ORBTrace for Debugging with openocd

ORBTrace offers a heck of a lot of functionality. This article doesn’t cover more than a small fraction of it, but it should serve as a get-you-going out of the box walk-through to get simple debugging up using gdb and openocd in conjunction with ORBTrace.

It easily gets confusing which bits do what, so here’s a quick overview; ORBTrace provides the interface to your target and exports a CMSIS-DAP connection which OpenOCD connects to. That exports a gdb remote interface that gdb connects to…and it’s gdb that you use to debug your program. Now we’ve got that cleared up, let’s move on….

Opening the box

In the box you should find the ORBTrace probe, a 10-pin 0.05″ connecting lead and a 20-pin 0.05″ connecting lead. You’ll sometimes hear these described as 9-pin and 19-pin leads because pin 7 isn’t used, but they’re they same thing. If you’ve got a case kit with your ORBTrace then you’ll want to assemble that before going much further, but that’s outside the scope of this article.

You’ll need a lead from your host (USB-A or USB-C) to the ORBTrace probe (USB-C) connecting lead to connect from the host PC to the ORBTrace device. That isn’t in the box, but is in a drawer somewhere in your house. Your mission is to figure out which drawer.

Powering Up

OK, having found the USB lead, plug ORBTrace into your PC. The Status led will go Red-Yellow-Red-Green. The ‘production’ firmware is now running and you should be able to see the device in your usb tree;

Bus 001 Device 031: ID 1209:3443 Generic Orbtrace
>lsusb -d 1209:3443 -v | grep 'iSerial'
  iSerial                 3 36FC6192A2189006

Don’t worry about any Resource temporarily unavailable warnings at this point…they just mean lsusb can’t get at some of the more privileged information.

Simple Testing

Assuming you’ve installed the Orbuculum suite you can use the orbtrace applet to control the probe and make sure it’s running. We’ll use it to switch the probe power supplies on and off to show that everything is working OK. Without either of the debug cables attached try;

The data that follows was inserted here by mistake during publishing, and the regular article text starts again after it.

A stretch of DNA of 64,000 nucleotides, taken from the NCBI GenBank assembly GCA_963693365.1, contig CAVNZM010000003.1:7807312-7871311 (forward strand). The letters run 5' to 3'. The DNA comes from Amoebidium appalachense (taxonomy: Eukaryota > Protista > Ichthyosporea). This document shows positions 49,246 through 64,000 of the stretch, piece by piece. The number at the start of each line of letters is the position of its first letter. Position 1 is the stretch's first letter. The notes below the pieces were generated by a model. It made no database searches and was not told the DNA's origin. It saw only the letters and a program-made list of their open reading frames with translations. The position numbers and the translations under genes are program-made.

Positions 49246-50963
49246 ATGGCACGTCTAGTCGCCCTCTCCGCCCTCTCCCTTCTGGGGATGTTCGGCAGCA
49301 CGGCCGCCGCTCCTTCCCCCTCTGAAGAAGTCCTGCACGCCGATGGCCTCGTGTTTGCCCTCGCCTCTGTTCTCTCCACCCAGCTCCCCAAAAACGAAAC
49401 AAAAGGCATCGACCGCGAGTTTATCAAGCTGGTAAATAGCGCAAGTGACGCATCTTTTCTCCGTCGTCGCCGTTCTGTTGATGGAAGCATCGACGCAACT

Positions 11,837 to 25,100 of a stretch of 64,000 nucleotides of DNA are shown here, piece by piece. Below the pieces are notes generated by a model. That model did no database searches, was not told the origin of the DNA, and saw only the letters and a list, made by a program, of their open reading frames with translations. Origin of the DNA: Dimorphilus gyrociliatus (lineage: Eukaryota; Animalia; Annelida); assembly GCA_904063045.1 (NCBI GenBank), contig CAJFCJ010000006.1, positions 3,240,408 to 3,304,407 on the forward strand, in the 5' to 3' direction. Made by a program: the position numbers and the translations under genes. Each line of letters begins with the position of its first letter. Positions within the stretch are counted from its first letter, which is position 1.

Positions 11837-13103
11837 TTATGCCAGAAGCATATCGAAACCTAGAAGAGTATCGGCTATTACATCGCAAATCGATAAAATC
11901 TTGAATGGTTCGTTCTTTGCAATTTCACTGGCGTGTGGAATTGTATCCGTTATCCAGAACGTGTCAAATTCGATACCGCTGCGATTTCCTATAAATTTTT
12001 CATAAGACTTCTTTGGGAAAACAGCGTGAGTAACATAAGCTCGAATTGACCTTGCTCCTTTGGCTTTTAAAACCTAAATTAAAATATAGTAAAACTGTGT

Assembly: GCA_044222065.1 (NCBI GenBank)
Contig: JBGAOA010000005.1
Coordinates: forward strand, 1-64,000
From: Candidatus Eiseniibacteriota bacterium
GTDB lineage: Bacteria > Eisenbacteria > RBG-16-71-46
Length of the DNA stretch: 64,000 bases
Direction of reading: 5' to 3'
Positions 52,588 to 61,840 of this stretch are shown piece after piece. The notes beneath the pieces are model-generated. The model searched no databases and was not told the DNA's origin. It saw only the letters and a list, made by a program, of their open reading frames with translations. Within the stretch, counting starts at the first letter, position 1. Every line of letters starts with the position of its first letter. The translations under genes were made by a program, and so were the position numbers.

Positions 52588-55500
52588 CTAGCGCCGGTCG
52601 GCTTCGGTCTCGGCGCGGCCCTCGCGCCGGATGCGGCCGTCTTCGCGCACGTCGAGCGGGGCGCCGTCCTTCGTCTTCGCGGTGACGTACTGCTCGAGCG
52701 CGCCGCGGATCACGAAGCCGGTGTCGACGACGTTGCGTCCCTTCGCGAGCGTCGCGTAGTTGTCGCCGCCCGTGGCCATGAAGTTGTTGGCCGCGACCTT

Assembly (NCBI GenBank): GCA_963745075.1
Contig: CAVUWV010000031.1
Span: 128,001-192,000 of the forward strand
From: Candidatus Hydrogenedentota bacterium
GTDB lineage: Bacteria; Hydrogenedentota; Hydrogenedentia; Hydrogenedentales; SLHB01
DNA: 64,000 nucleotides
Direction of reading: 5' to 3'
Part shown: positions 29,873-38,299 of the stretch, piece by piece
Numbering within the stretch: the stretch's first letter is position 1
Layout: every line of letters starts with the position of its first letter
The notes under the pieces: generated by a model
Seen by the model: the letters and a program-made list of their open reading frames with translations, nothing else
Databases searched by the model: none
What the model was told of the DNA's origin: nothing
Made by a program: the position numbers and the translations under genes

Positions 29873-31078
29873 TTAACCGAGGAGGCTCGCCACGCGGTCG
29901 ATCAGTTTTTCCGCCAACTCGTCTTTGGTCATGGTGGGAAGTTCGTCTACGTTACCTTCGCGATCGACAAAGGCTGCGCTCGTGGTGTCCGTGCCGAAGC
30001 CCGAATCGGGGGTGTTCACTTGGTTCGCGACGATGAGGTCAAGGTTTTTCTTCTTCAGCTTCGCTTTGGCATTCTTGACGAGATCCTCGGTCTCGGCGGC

>orbtrace -p vtpwr,3.3 -e vtpwr,on

You should see the VTPwr led turn blue. You can set the voltage level to 5V with -p vtpwr,5.0 and then the VTPwr led will go purple. To turn it off;

>ofiles/orbtrace -e vtpwr,off

…and the led will go off. VTPwr is power applied to pins 11 & 13 of the 20-pin header, so it’s only available on your target if you’re using that header. Its restricted to 5V and 3.3V by gateware. It is also possible to ‘push’ power into the Reference pin (pin 1) of the 10-pin header. That’s useful for powering up a target directly but it should be used with caution as it’s not really in the spirit of the specification. It’s restricted to 1.8V and 3.3V by gateware. Set 3.3V like this;

>orbtrace -p vtref,3.3 -e vtref,on

..and now VTRef should light up blue. There is nothing intrinsically stopping you from providing power via both VTRef and VTPwr, so think about what you’re doing! In general you will only need power via one of them, but VTRef must always be getting power from somewhere otherwise the line drivers won’t work and you will not be able to communicate with your target!

Lets Connect

In the Orbmule repository you will find the Simple demo. This is the basic application we will use for testing. It has been developed using the STM32F427VI muleboard, but it’s deliberately written to be as generic as possible and it doesn’t use anything that is CPU specific (indeed, even the startup and linker files are the generic ones you’ll find in the gdb distribution). For the worst case, to target for other M4 processors you should only need to change the memory configuration in system/linker.ld, and possibly some paths at the head of the Makefile depending on where you’ve got your compiler suite installed. Incidentally, if you’ve not got a compiler suite, head over to Arm to fix that problem sharpish.

Let’s start by building the application;

 Compiling src/main.c
 Compiling src/itm_messages.c
 Assembling system/startup_ARMCM4.S
   text       data     bss     dec     hex filename
   1500       1080   10068   12648    3168 ofiles/simple.elf